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    "If you've been injured through no fault of your own you could be entitled to compensation. If you're unsure if you could claim, I recommend you call Accident Advice Helpline."

    Esther Rantzen

    Paralysis claim

    No one would want to make a paralysis claim, for in doing so, they are acknowledging they have suffered some degree of paralysis, perhaps in an accident. Yet some people end up in this situation, perhaps because of an accident they were involved in. Perhaps this has happened to you, and you know how you develop paralysis because you have been through this exact situation.

    It is impossible to imagine how this might affect you, and how much your life might change if it does. Of course, you may already know how you would feel, because you could be in that situation now. Describing this situation is very difficult, even for those who are involved and have experienced it, because no one ever expects it will happen to them. Additionally, any form of paralysis will change your life in many ways, and it will take a long time to adapt to the changes you are forced to undergo.

    The symptoms of paralysis involve a loss of feeling in one or more parts of the body, depending on where the injury has occurred. Spinal and neck injuries can lead to paralysis, for example. A weakness affecting one side of the body may occur, or in your arms or legs. You may lose coordination, and in some cases, unconsciousness may happen too.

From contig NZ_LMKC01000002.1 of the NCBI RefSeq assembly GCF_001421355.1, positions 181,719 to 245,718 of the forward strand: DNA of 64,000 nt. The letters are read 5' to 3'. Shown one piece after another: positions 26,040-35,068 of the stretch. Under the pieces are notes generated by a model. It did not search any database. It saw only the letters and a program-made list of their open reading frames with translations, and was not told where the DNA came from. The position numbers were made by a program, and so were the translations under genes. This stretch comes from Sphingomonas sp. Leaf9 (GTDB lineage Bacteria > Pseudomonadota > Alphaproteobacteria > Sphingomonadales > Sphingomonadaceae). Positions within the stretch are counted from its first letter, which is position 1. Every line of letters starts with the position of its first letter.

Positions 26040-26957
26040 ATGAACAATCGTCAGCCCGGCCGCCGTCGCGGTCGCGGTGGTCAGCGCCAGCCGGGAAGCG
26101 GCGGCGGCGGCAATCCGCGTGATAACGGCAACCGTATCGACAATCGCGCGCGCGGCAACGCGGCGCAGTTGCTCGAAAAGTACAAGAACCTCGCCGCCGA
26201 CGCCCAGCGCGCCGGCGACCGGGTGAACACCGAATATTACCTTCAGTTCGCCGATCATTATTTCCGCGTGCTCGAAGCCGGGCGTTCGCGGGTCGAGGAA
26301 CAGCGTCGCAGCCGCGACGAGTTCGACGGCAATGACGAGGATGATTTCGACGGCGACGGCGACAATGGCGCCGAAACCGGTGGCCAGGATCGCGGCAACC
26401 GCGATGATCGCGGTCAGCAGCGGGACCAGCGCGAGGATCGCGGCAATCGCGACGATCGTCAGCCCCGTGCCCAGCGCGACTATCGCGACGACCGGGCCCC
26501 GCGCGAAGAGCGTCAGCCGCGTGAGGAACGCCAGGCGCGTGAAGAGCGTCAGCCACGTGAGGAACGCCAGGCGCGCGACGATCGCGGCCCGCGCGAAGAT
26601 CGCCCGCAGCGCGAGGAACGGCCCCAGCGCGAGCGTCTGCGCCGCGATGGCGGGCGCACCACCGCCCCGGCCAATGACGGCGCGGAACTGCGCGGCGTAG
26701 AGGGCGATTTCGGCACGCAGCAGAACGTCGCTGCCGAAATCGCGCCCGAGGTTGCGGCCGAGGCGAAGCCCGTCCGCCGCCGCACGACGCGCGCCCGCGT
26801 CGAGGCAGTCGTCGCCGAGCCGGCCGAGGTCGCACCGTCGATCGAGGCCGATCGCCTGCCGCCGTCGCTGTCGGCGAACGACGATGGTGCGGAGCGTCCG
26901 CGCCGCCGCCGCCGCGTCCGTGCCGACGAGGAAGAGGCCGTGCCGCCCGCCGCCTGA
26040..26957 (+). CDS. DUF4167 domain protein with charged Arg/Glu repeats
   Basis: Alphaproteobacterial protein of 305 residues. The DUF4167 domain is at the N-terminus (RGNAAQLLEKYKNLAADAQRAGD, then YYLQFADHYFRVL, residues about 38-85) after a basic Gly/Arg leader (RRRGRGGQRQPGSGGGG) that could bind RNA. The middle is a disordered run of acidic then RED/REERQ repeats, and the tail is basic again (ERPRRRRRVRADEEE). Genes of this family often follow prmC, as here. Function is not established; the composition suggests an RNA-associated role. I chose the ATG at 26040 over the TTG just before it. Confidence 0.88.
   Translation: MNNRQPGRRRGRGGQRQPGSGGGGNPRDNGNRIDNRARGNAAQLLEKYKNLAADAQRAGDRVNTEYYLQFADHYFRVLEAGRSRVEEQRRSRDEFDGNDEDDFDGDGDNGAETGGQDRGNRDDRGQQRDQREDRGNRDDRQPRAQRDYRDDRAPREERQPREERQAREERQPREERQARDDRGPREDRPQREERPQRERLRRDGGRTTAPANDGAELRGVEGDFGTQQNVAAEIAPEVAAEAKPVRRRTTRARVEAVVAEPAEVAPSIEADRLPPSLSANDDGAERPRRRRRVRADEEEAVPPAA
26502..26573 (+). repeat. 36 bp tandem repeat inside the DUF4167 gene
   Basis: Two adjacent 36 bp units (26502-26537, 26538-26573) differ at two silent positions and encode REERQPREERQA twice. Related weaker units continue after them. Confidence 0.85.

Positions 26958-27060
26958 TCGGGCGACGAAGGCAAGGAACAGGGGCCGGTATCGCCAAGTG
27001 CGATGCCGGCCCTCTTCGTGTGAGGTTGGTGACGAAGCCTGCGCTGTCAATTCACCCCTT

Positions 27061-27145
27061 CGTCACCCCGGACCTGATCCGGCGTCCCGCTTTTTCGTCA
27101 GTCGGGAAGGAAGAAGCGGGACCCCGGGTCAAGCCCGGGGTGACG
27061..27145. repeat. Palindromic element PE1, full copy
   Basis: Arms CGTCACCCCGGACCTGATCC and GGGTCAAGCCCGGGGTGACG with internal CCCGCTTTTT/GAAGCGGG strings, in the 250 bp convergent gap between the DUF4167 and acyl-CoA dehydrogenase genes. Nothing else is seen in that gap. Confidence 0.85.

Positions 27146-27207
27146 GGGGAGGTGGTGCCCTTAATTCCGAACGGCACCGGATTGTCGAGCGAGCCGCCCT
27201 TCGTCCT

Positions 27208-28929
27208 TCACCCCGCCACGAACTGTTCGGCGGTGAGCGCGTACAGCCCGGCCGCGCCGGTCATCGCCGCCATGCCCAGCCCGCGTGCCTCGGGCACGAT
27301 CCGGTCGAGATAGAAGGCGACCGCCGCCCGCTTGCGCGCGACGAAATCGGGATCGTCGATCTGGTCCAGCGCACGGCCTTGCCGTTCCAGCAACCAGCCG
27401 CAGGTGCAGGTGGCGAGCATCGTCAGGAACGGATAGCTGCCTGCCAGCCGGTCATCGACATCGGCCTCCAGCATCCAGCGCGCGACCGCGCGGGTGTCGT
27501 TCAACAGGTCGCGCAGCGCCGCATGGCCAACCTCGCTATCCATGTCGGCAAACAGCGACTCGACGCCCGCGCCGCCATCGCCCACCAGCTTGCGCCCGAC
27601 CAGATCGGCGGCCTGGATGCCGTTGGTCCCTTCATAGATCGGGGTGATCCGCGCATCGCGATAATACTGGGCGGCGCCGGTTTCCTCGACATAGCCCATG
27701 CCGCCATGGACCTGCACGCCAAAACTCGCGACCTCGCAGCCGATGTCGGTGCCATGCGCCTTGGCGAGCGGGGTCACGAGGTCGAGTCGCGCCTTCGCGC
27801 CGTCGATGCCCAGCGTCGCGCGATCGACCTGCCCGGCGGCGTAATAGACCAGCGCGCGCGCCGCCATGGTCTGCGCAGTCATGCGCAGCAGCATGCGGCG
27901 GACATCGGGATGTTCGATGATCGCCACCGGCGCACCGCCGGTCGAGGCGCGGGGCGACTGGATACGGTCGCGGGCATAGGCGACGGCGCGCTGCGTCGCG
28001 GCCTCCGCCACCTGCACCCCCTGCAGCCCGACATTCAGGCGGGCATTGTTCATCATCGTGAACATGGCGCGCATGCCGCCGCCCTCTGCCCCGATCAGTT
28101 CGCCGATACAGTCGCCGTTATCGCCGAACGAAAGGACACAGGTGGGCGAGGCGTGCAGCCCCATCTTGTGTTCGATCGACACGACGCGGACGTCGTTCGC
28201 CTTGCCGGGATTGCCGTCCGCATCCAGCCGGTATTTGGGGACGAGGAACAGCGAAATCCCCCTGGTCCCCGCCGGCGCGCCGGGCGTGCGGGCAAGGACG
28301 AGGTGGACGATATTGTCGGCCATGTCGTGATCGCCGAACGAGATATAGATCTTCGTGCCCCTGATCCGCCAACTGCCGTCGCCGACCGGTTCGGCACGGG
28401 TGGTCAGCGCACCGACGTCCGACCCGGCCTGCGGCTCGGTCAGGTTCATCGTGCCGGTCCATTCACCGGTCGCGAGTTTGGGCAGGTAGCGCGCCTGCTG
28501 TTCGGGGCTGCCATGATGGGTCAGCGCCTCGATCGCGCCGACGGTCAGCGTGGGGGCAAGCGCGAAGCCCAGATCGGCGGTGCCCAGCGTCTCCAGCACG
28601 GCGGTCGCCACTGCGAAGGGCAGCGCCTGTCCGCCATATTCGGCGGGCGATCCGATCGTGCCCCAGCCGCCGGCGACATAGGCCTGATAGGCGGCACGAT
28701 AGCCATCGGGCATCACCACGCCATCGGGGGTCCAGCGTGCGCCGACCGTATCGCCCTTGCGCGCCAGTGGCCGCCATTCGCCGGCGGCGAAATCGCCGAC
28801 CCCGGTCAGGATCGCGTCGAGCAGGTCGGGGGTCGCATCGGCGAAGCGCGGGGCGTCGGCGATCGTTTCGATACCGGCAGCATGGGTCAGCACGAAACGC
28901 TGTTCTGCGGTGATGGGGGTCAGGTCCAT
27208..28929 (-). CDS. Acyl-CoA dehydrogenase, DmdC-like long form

Paralysis can be partial or total, i.e. you may still have some degree of feeling or nothing at all. The location where the injury has been sustained will usually determine the degree of paralysis too, as in which parts of the body are affected. The lower down the spine the injury is, the more movement you will be left with, as you may already know. Some people may lose the use of their legs but still be able to move everything above the waist. Others may be quadriplegic, which means they cannot move their arms or their legs.

    Treating injuries that cause paralysis

    Urgent medical advice should be sought in all cases involving paralysis. Treating paralysis will involve assessing whether the paralysis is temporary or permanent. Sometimes, swelling following an injury can cause temporary paralysis, for example, so by treating this, feeling may return. Permanent paralysis cannot be cured at present.

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    The long-term effects of paralysis will involve coming to terms with the condition and finding ways to continue with life while bearing in mind the extent of the paralysis. This may not simply involve practical help – emotional help and perhaps counselling, too, can also help someone come to terms with their situation.

    A paralysis claim can sometimes be lodged by someone who has suffered some sort of paralysis. In this situation, it does not matter how severe the paralysis is, or whether there is any chance of a full recovery. The most important element to consider is whether someone was responsible for the accident that led to the paralysis occurring.

    Negligence causes accidents